For Christ Himself has brought peace to us. He united Jews and Gentiles into one people when, in His own body on the cross, He broke down the wall of hostility that separated us.Ephesians 2:14
There is an allusion here to a particular wall, but which one. The alternatives are as follows:
- The wall of partition in the temple by which the court of the Gentiles was separated from that of the Jews. The idea here is, that that was now broken down, and that the Gentiles had the same access to the temple as the Jews. The sense is, that in virtue of the sacrifice of the Redeemer they were admitted to the same privileges and hopes. [Barnes]
- The veil of temple dividing off the Holiest place (the presence of God). At the death of Christ, the veil of the temple was rent from the top to the bottom, it was an emblem that the way to the holiest was laid open, and that the people at large, both Jews and Gentiles, were to have access to the holiest by the blood of Jesus. Jesus Christ abolished those customs, admitting all into his Church, both Jews and Gentiles, by repentance and faith, he may be said to have broken down the middle wall of partition. Some think there is an allusion here to the wall called chel, which separated the court of Israel from the court of the Gentiles; but this was not broken down till the temple itself was destroyed: and to this transaction the apostle cannot be supposed to allude, as it did not take place till long after the writing of this epistle. [Clarke]
- The Wall of the Law – The ceremonial law, which was made up of many hard and intolerable commands, and distinguished, and divided, and kept up a division between Jews and Gentiles: so the Jews call the law a wall, “if she be a wall”, Son_8:9 “this is the law”. Sometimes the phrase, a “partition wall”, is used for a division or disagreement over the law. There was a great difference and distance between the Jew and Gentile, by reason of the law; but Christ removed it, and made up the difference. The allusion seems to be to the wall which divided the court of Israel from the court of the Gentiles, in the temple, and which kept them at a distance in worship. [Gill]
- The middle wall of partition — a balustrade of stone which separated the court of the Gentiles from the holy place, which it was death for a Gentile to pass. But this, though incidentally alluded to, was but a symbol of the partition itself, namely, “the enmity” between “both” and God (Eph_2:15), the real cause of separation from God, and so the mediate cause of their separation from one another. Hence there was a twofold wall of partition, one the inner wall, severing the Jewish people from entrance to the holy part of the temple where the priests officiated, the other the outer wall, separating the Gentile proselytes from access to the court of the Jews (compare Eze_44:7; Act_21:28). Thus this twofold wall represented the Sinaitic law, which both severed all men, even the Jews, from access to God (through sin, which is the violation of the law), and also separated the Gentiles from the Jews. As the term “wall” implies the strength of the partition, so “fence” implies that it was easily removed by God when the due time came. [Jamieson Fawcett and Brown]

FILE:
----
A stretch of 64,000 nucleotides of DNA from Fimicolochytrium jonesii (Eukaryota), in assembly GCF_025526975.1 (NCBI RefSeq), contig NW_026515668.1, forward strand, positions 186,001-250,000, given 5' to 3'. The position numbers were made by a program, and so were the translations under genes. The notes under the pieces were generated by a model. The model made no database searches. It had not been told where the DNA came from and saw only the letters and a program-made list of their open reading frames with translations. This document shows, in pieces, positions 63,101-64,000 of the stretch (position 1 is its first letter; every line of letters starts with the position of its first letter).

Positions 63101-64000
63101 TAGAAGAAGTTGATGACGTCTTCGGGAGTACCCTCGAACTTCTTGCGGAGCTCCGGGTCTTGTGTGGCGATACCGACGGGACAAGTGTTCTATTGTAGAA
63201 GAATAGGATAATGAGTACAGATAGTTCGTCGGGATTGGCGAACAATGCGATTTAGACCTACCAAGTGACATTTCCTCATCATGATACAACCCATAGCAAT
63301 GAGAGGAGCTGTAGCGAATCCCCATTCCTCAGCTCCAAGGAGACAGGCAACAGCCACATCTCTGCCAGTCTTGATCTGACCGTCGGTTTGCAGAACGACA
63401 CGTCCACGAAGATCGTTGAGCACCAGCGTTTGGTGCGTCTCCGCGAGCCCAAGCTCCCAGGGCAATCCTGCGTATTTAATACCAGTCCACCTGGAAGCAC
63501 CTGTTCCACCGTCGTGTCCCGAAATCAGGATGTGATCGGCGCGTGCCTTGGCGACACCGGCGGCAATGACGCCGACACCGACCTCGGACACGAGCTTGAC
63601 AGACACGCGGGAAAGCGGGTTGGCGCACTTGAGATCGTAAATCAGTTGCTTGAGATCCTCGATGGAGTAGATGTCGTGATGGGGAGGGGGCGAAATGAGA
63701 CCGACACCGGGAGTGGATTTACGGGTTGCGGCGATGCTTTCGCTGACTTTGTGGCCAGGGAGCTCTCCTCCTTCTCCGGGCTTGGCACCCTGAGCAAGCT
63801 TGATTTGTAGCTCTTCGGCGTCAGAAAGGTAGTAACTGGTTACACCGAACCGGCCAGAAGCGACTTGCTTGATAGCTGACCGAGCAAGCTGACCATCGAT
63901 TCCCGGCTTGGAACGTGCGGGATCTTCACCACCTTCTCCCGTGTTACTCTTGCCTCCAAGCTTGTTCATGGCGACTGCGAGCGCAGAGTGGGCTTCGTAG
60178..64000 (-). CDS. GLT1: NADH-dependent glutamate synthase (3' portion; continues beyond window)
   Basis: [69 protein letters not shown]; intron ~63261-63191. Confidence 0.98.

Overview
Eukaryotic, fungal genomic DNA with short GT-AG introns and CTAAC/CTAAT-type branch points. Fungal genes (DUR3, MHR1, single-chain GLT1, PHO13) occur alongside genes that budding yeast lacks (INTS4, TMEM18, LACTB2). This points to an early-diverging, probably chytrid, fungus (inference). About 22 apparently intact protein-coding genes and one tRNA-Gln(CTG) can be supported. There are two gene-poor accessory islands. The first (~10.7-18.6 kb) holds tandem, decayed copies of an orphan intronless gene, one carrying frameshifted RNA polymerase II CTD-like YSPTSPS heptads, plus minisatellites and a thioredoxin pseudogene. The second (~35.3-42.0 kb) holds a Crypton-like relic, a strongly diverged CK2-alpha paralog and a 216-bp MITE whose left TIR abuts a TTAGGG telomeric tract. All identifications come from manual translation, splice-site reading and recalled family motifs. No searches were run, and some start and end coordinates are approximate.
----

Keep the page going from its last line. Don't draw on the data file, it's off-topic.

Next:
I obtained this information from the E-Sword Commentaries for just by highlighting the verse in question (Eph 2:14) then clicking on each commentary I have loaded. Then all this useful information pops up. It’s really easy. Get into habit of doing it for verses you want to dig deeper on.
Now I will leave you to weigh up each of these options and decide where you stand on it. Have fun.
Sometimes you put walls up not to keep people out, but to see who cares enough to break them down.Anon
Build bridges instead of walls and you will have a friend.Anon
The walls we build around us to keep out the sadness also keep out the joy.Jim Rohn